The crucial role of elasticity in regulating liquid-liquid phase separation in cells.

Academic Article


  • Liquid-liquid phase separation has emerged as a fundamental mechanism underlying intracellular organization, with evidence for it being reported in numerous different systems. However, there is a growing concern regarding the lack of quantitative rigor in the techniques employed to study phase separation, and their ability to account for the complex nature of the cellular milieu, which affects key experimentally observable measures, such as the shape, size and transport dynamics of liquid droplets. Here, we bridge this gap by combining recent experimental data with theoretical predictions that capture the subtleties of nonlinear elasticity and fluid transport. We show that within a biologically accessible range of material parameters, phase separation is highly sensitive to elastic properties and can thus be used as a mechanical switch to rapidly transition between different states in cellular systems. Furthermore, we show that this active mechanically mediated mechanism can drive transport across cells at biologically relevant timescales and could play a crucial role in promoting spatial localization of condensates; whether cells exploit such mechanisms for transport of their constituents remains an open question.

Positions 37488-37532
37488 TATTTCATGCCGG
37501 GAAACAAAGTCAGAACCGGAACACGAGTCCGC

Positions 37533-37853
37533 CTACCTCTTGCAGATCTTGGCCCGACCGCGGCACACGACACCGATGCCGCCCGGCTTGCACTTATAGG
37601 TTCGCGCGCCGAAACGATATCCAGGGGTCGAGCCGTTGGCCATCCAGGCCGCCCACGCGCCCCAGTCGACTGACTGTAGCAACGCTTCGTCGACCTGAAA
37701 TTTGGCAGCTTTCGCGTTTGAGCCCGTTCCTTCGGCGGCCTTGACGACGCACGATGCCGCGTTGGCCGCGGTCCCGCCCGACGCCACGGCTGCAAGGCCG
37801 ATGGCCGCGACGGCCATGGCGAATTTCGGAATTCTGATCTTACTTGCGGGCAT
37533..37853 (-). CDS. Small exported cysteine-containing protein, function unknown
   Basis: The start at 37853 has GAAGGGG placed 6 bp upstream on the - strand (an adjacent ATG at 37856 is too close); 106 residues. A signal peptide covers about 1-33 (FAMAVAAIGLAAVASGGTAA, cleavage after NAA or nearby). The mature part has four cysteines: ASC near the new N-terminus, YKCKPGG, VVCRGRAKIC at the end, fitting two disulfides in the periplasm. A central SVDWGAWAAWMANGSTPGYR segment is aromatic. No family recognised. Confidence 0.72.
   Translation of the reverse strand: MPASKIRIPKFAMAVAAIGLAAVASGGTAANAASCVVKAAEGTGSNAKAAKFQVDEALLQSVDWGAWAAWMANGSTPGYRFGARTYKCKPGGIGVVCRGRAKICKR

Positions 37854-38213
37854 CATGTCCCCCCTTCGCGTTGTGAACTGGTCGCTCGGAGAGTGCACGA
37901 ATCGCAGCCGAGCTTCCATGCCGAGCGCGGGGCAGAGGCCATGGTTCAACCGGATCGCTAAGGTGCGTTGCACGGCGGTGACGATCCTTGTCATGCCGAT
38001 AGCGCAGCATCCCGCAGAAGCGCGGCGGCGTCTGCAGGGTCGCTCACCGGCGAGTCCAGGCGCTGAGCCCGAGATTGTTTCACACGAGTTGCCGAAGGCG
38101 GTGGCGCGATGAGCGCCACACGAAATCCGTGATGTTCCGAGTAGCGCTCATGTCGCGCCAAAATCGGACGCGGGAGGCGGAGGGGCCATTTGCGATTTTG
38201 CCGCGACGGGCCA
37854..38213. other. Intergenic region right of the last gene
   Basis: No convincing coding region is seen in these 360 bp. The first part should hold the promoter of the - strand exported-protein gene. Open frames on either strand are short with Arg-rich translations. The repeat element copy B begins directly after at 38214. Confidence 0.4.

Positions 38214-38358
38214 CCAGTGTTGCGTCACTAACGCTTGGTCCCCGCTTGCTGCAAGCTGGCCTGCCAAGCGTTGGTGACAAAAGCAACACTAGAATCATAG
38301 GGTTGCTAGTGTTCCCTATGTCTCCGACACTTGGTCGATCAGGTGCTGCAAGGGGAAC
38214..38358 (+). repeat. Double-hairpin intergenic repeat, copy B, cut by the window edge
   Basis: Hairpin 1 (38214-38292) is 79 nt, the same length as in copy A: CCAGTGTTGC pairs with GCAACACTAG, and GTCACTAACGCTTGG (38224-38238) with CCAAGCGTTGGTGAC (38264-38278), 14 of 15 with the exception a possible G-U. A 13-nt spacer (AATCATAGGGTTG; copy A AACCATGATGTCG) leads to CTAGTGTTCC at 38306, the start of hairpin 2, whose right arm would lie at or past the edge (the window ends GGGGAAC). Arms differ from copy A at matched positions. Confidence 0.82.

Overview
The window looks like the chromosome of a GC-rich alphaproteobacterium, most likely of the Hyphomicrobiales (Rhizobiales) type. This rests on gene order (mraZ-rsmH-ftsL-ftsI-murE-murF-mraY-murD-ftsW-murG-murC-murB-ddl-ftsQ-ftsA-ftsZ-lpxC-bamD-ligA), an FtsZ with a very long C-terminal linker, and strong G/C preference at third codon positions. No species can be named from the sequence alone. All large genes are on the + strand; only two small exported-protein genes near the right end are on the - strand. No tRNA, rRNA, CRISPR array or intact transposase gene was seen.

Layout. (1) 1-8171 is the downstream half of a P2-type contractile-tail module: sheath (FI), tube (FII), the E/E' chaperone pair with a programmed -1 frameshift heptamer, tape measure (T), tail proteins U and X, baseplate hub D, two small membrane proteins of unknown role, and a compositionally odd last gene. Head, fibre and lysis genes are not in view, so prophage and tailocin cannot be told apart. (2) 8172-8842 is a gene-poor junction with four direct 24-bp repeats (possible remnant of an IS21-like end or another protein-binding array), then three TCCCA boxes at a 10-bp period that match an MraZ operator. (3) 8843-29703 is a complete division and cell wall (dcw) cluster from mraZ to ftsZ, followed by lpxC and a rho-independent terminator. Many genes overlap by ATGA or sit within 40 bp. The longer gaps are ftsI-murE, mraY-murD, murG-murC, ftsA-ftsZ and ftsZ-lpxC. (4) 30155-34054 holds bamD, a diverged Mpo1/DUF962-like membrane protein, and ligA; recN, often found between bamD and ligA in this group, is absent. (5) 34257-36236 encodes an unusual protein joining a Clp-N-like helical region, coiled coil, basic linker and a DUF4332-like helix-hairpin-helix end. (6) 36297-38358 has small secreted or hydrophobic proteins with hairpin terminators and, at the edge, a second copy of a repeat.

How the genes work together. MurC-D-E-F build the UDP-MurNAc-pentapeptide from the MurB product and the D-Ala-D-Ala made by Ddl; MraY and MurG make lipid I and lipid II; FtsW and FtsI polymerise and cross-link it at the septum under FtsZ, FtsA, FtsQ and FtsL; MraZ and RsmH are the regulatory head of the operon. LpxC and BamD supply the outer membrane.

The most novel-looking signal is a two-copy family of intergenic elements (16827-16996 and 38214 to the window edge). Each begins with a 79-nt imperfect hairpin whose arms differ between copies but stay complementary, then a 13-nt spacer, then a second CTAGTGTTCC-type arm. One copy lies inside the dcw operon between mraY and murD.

• Authors

  • Kothari, Mrityunjay
  • Cohen, Tal
  • Status

    Publication Date

  • April 2023
  • Keywords

  • Biological Transport
  • Cells
  • Elasticity
  • Front propagation
  • Liquid–liquid phase separation
  • Ostwald ripening
  • Phase Transition
  • Digital Object Identifier (doi)

    Pubmed Id

  • 36565390
  • Start Page

  • 645
  • End Page

  • 654
  • Volume

  • 22
  • Issue

  • 2